Yesterday I blogged on Governor Deval Patrick's $1B biotech proposal and suggested that perhaps the money should be spent on something other than grants. Today I'll offer a modest suggestion on how to run the grant competitions.
Give it to the losers.
Which losers? Failed grant applications for NIH grants, that's who.
Of course, not just any failed grant should be submitted -- only the best will make it. This isn't an attempt to simply have a consolation prize, but rather to address the oft lamented failing of grant competitions, the fact that truly novel & innovative research is often rejected.
My process, if implemented, would attempt to be very efficient with researchers' time. The grant proposal would be resubmitted, with the prior reviewers comments, with a short description of what parts of the original proposal would be attempted under the new grant. No rewriting allowed.
Of course, not just any failed grant would be eligible. Obviously since this would be a state program the researcher must be Massachusetts based; such parochialism is foolish but politically necessary. New England could probably compete better with California if the various states worked together, but instead you see the mayor of Boston threatening to sue a New Hampshire airport for putting Boston in its name. Rhode Island has an active effort to poach biotech companies from Massachusetts, but their most heralded catch (Alpha-Beta) had the bad manners to go bust after moving.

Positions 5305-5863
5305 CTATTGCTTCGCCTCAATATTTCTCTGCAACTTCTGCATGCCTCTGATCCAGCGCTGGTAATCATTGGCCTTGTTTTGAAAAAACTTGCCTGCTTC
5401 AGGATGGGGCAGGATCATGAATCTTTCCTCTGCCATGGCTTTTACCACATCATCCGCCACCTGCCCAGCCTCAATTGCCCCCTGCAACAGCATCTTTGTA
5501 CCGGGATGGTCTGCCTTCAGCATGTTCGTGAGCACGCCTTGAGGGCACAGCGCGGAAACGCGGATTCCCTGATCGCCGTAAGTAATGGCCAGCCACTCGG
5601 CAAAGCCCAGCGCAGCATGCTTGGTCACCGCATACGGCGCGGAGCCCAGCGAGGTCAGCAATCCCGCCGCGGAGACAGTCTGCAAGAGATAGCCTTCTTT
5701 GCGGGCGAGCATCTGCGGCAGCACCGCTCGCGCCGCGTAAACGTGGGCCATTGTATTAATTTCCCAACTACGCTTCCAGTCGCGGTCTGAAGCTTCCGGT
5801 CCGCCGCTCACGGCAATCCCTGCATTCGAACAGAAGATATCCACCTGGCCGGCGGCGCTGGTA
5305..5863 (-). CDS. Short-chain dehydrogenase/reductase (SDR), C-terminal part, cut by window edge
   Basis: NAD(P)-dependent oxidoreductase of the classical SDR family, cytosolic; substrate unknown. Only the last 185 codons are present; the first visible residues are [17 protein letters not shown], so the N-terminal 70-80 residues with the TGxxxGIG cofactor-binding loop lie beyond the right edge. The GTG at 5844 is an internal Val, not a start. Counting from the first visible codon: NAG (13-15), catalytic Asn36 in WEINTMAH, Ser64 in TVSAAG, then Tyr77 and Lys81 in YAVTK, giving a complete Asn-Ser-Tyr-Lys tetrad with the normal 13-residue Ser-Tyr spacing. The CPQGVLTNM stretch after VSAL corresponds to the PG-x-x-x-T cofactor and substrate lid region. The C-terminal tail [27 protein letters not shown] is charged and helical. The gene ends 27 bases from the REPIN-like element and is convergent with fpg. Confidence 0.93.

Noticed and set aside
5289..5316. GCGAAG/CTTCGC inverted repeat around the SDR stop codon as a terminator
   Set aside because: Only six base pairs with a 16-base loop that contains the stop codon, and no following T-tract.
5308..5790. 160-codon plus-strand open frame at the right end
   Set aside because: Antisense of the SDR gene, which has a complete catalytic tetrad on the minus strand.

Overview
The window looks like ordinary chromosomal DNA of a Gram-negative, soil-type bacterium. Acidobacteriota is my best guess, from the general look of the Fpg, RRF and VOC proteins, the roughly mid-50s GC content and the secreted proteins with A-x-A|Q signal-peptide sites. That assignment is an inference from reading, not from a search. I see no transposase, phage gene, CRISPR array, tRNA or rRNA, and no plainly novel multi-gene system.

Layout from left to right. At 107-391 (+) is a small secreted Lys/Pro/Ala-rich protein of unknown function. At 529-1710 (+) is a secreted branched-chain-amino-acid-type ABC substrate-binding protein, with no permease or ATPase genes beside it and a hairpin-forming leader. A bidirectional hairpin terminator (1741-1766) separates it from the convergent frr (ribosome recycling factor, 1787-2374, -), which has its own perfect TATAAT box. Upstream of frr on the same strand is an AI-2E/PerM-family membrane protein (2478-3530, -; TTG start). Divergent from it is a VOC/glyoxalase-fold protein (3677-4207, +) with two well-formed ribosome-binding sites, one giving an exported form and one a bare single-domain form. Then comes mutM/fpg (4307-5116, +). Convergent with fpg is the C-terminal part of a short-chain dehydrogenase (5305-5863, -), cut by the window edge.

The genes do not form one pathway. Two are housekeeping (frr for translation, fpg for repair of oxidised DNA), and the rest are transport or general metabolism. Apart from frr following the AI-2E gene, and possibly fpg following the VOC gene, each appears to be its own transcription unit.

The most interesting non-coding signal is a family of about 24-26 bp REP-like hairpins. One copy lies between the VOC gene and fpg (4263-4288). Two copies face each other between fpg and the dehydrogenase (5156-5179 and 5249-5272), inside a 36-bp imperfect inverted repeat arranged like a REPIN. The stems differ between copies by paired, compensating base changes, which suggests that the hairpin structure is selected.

Furthermore, not all failures need apply. The goal is to find the interesting rejections, the ones bounced because the grant reviewers lacked sufficient imagination. Not the grants that are 90% likely to succeed, but the proposals with a 10% chance of success -- but that potential success would be spectacular. Or, proposals where a scientist successful in one sub-specialty is attempting something in a very different one -- precisely the type of cross-pollination which leads to radically new thinking. Of course, the proposals would need to address important topics -- no stamp collecting expeditions, no routine cloning studies or genome sequencing.
High risk, high reward -- that's the requirement. Most of these won't produce direct results, though they will help train new scientists. But if a few go big, then everyone benefits -- and perhaps some of the next Amgen or Google will be based in Massachusetts.